www.monash.edu References Bourdieu, P., (1987) Distinction: A Social Critique of the Judgement of Taste, Cambridge, Mass, Harvard University Press Boyer, E., L., (1990) Scholarship Reconsidered: Priorities of the Professoriate Princeton NJ: Carnegie Foundation for the Advancement of Teaching Clark, B., R., (1960) The “Cooling-out” Function in Higher Education, The American Journal of Sociology, 65 (6), 569-576 Connor, H., & Little, B., (2007) When will diversity of higher education mean diversity of entry routes for young people?, Journal of Access Policy and Practice, 4 (2), 134-156 Crozier, G., Reay, D., Clayton, J., Colliander, L. & Grinstead, J. (2008) Different strokes for different folks: diverse students in diverse institutions - experiences of higher education Research Papers in Education, 23(2), pp. 167- 177. Davey, G., & Fuller, A., (2010) Hybrid Qualifications - Increasing the Value of Vocational Education and Training in the Context of Lifelong Learning - Country Report, England, Southampton School of Education: University of Southampton http://eprints.soton.ac.uk DIUS, Department for Innovation, Universities & Skills (2008) Higher Education at Work High Skills, High Value, London, The Stationery Office Foster, T., (2009) Alternative Routes into and Pathways through Higher Education, London, Department for Business Innovation and Skills Harris, R., Sumner, R., & Rainey, L., (2005) Student Traffic: Two way movement between vocational education and training and higher education, Australia: NCVER HEFCE (2004) ‘Lifelong Learning Networks’ (Joint letter from HEFCE and the Learning & Skills Council) HEFCE circular letter 12/2004, dated 3 June 2004 Hoeckel, K., & Schwartz, R., (2011) Learning for Jobs OECD Review of Vocational Education and Training in Germany OECD Hoelscher, M., Hayward, G., Ertl, H. & Dunbar-Goddet, H. (2008) The transition from vocational education and training to higher education: a successful pathway?, Research Papers in Education, 23(2), pp. 139-151.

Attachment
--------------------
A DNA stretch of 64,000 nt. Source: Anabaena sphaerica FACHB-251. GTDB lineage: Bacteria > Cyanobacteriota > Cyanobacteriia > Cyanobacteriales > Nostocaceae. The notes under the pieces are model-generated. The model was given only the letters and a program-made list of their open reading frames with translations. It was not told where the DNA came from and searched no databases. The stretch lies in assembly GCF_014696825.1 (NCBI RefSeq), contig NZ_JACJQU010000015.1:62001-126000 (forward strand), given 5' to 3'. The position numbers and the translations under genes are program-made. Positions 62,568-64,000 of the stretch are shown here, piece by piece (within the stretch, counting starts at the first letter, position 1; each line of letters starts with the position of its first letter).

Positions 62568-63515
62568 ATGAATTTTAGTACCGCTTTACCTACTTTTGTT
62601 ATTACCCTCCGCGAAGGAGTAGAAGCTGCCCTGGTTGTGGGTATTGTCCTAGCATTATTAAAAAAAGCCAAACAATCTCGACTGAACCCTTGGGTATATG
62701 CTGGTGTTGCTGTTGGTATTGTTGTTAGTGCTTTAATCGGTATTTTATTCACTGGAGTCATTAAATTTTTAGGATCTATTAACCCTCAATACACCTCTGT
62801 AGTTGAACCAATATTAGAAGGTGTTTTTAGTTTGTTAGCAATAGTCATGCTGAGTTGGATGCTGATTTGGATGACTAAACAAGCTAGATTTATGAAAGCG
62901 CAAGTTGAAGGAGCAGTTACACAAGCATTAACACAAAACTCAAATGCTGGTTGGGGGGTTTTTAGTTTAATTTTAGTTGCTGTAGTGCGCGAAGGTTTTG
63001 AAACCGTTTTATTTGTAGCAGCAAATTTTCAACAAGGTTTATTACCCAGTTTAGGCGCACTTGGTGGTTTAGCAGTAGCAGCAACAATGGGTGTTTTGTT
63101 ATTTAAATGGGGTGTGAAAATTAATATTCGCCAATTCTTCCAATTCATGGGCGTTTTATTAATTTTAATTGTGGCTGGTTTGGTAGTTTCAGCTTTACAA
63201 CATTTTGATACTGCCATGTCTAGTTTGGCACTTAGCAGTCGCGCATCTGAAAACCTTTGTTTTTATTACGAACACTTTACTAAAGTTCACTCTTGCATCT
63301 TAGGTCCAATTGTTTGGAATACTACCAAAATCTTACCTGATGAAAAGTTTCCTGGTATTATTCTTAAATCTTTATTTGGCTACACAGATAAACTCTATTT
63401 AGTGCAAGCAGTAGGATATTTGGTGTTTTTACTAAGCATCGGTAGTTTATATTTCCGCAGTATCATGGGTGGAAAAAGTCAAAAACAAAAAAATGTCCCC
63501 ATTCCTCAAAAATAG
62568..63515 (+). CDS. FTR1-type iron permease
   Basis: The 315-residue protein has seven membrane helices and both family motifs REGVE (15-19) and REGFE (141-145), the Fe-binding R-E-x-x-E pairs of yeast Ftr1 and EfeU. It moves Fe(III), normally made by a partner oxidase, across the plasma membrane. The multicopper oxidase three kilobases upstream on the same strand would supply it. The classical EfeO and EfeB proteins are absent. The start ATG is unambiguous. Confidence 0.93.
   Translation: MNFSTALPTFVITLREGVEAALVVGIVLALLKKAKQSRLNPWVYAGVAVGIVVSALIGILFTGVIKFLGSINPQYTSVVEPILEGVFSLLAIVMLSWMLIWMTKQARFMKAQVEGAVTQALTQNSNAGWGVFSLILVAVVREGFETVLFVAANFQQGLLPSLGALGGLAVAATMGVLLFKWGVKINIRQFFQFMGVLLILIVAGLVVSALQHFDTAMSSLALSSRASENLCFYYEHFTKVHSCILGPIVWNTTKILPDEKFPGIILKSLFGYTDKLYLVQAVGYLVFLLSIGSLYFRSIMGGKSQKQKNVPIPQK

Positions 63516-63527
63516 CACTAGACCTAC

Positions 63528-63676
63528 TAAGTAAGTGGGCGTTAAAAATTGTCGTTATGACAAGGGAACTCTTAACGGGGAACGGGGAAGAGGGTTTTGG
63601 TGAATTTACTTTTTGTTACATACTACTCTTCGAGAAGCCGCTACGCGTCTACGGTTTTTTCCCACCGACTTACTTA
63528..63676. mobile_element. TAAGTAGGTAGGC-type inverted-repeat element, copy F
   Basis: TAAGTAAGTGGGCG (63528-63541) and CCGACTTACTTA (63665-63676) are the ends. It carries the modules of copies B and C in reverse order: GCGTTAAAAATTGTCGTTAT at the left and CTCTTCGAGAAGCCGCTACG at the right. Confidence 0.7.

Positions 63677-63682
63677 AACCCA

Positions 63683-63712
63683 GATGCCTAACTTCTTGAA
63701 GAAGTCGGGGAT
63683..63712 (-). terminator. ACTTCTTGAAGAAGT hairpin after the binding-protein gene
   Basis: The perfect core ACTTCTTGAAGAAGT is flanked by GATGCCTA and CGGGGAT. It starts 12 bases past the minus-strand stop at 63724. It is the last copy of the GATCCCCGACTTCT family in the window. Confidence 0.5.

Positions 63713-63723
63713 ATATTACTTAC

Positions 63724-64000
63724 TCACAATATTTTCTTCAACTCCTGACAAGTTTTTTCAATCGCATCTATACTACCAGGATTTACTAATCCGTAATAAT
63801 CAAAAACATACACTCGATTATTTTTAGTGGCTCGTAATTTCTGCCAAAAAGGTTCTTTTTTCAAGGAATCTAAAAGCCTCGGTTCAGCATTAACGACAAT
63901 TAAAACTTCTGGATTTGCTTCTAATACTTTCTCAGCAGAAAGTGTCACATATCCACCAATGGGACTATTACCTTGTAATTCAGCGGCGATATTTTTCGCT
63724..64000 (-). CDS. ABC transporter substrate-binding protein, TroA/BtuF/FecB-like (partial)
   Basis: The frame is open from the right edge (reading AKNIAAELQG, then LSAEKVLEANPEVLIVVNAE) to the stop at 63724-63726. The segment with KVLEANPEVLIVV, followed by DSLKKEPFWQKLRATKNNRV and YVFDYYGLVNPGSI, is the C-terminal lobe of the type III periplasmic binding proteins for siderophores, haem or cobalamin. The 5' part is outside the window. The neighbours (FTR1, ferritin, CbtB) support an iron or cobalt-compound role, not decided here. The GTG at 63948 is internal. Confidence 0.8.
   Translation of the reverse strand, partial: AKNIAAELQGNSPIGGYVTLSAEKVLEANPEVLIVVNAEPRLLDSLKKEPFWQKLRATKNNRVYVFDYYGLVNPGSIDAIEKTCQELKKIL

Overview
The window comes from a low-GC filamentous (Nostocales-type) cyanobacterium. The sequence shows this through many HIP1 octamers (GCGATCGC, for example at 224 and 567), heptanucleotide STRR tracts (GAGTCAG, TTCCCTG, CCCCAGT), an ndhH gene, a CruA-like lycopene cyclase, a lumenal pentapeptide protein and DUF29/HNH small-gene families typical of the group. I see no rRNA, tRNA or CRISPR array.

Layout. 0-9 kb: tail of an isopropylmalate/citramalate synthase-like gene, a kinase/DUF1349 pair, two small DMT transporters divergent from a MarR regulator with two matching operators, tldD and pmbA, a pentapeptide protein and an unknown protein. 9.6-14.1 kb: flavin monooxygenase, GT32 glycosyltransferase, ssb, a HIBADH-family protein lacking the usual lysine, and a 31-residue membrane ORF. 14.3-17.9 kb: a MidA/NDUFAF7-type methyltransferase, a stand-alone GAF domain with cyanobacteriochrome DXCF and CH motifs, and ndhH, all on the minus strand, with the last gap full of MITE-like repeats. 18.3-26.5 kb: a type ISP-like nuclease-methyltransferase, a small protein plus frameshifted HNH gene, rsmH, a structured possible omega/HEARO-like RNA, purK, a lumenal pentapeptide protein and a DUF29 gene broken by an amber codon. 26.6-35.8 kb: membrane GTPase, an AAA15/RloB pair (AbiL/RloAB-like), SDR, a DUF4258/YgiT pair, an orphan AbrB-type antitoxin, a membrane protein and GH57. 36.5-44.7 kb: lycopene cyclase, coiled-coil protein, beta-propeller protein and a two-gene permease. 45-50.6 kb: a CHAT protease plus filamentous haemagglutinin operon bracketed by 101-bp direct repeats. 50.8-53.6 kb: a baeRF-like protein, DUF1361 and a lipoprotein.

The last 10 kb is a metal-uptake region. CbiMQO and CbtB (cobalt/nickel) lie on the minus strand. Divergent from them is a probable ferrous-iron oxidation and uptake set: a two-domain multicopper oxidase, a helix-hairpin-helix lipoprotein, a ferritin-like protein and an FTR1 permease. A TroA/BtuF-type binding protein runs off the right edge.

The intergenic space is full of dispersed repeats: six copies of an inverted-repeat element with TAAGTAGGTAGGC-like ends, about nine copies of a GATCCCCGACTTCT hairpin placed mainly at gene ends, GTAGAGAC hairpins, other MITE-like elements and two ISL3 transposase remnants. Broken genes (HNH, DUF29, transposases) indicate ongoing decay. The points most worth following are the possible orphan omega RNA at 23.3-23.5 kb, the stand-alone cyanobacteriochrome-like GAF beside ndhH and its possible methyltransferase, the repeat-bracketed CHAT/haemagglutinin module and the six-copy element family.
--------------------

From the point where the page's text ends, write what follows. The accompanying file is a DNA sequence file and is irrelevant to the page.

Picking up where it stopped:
www.monash.edu References Leitch, (2006) Prosperity for all in the global economy – world class skills, Final Report, London, The Stationery Office Lunt, I.,(2008): Beyond tuition fees? The legacy of Blair’’s government to higher education, Oxford Review of Education, 34:6, 741- 752 Moodie, G., & Wheelahan, L., (2009) The Significance of Australian Vocational Education Institutions in Opening Access to Higher Education Higher Education Quarterly Special Issue: The College Contribution to English Higher Education: International and Contextual Commentaries, Volume 63 ( 4), 356–370 Mohrman, K., Ma, W., & Baker, D., (2008) The research university in transition: the emerging global model, Higher Education Policy 21 (1): 34-37 Purcell, K., Elias, P. and Atfield, G. (2009). Analysing the relationship between higher education participation and educational and career development patterns and outcomes, A new classification of higher education institutions, Coventry: IER University of Warwick. Reay, D., Davies, J., David, M. & Ball, S.J. (2001) Choices of Degree or Degrees of Choice? Class, 'Race' and the Higher Education Choice Process, Sociology, 35(4), pp. 855-874. Trow, M., (1999) From Mass Higher Education to Universal Access: The American Advantage, Minerva, 37,303-328 Tomlinson, S.,(2005) Education in a post welfare society, Maidenhead, Open University Press/McGraw Hill Webb, S., Davies, P., Williams, J., Green, P., & Thompson, A., (1994) Access and Alternative entrants to higher education: routes, tacks, triggers and choices, Journal of Access Studies, 9(2) 197-214